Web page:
Your other form of evil comes in spawn of the Devil most famously depicted in The Omen and Rosemary's Baby. This is interesting because for most parents their child is their world, in these cases their child will end the world. In both films it's a struggle to deal with the concept and to finally (cough Gregory Peck cough) act on it. Lord knows a cute child actor saying Mommy or Daddy would melt even the blackest heart but we must stay strong ... otherwise that child might one day be Sam Neil and run for office.

I think the most enigmatic form of child possession is the just-to-fuck with you and your faith kind. We saw this most recently in the aptly titled The Possession and it is most famously in The Exorcist. A demon takes hold of a child and turns them into a strap 'em down and get some holy water kind of demon. This is the purest form of child possession in films because it plays off of their inherent innocence and turns them into beings capable of harm and peeing on carpets. They are taking the notion of your bright, friendly child becoming a sullen teenage and turning it into a morality tale. A "real-life" demon could be drugs, alcohol or sex. At some point parents stop knowing what their child is doing all the time which is the real worry.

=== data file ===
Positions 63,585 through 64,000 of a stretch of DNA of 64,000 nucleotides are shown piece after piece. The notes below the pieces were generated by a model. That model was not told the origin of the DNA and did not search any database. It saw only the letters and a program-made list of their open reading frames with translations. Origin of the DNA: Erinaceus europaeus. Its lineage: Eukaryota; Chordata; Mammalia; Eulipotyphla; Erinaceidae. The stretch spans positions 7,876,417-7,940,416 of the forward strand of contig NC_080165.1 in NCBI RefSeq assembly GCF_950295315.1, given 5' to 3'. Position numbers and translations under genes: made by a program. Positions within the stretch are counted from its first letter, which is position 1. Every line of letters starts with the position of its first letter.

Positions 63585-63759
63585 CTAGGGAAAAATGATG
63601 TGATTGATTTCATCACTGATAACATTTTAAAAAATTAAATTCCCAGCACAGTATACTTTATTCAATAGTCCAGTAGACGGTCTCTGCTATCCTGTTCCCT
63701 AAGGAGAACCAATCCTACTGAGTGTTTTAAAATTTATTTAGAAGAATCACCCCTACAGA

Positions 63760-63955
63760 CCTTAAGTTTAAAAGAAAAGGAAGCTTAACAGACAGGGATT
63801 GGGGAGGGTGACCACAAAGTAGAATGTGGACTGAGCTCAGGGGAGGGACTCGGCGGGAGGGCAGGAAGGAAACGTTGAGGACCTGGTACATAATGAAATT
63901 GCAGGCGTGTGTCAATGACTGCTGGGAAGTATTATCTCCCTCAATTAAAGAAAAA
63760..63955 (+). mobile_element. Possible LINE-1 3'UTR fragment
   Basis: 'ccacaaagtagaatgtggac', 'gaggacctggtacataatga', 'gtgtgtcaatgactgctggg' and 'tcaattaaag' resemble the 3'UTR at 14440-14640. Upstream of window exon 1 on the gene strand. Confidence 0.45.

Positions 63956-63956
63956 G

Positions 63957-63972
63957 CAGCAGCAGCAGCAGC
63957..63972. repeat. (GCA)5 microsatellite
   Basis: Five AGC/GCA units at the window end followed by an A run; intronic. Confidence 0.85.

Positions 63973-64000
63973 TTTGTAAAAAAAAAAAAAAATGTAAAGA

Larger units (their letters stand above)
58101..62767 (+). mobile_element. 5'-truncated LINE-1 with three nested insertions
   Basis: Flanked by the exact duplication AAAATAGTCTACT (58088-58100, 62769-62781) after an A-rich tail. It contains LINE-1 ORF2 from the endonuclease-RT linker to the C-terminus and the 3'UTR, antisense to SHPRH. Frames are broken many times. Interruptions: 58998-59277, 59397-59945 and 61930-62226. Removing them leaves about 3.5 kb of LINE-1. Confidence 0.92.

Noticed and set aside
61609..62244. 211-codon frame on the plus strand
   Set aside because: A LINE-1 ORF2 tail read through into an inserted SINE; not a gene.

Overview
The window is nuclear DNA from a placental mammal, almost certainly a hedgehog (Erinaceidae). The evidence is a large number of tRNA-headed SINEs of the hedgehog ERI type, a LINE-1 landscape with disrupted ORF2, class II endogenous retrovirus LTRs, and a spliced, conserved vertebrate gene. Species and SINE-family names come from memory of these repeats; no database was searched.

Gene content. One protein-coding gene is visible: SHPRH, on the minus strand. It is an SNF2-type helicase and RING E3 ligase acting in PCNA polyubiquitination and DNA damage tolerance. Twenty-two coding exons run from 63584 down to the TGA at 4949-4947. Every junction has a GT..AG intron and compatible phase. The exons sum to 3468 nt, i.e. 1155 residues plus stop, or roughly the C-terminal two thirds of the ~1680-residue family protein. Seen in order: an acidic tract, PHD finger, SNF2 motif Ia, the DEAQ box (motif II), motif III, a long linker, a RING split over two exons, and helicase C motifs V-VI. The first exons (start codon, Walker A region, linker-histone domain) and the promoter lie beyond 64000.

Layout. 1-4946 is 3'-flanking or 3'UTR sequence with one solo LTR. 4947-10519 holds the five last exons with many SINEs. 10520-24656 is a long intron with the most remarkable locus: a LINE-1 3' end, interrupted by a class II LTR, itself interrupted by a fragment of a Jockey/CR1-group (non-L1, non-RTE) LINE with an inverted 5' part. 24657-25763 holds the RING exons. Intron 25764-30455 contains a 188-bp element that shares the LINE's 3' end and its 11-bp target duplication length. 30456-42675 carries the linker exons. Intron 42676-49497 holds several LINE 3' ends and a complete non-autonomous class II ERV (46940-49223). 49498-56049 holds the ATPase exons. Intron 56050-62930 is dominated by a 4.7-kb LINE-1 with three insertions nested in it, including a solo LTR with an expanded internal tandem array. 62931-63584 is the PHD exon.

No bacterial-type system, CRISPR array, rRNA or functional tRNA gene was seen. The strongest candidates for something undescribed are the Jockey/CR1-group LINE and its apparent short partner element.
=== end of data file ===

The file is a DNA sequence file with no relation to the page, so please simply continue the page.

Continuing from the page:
And finally (in my estimation anyway) we have a sins-of-the-father possession. I think this is most clearly shown in Pet Sematary where the father's negligence is visited upon him when his dead infant son comes back to life. Moreover, in this context you could take it to mean the Founding Fathers as well with the ancient Indian burial ground playing a central role in this film.

Children are a great way to emphasize sin mainly because they are a reflection of ourselves. They offer up a clear and concise version of what kind of parent you are. And having to face yourself can be the scariest thing of all.

Sunday, September 16, 2012

Is Resident Evil 5 an "Anti-Film"?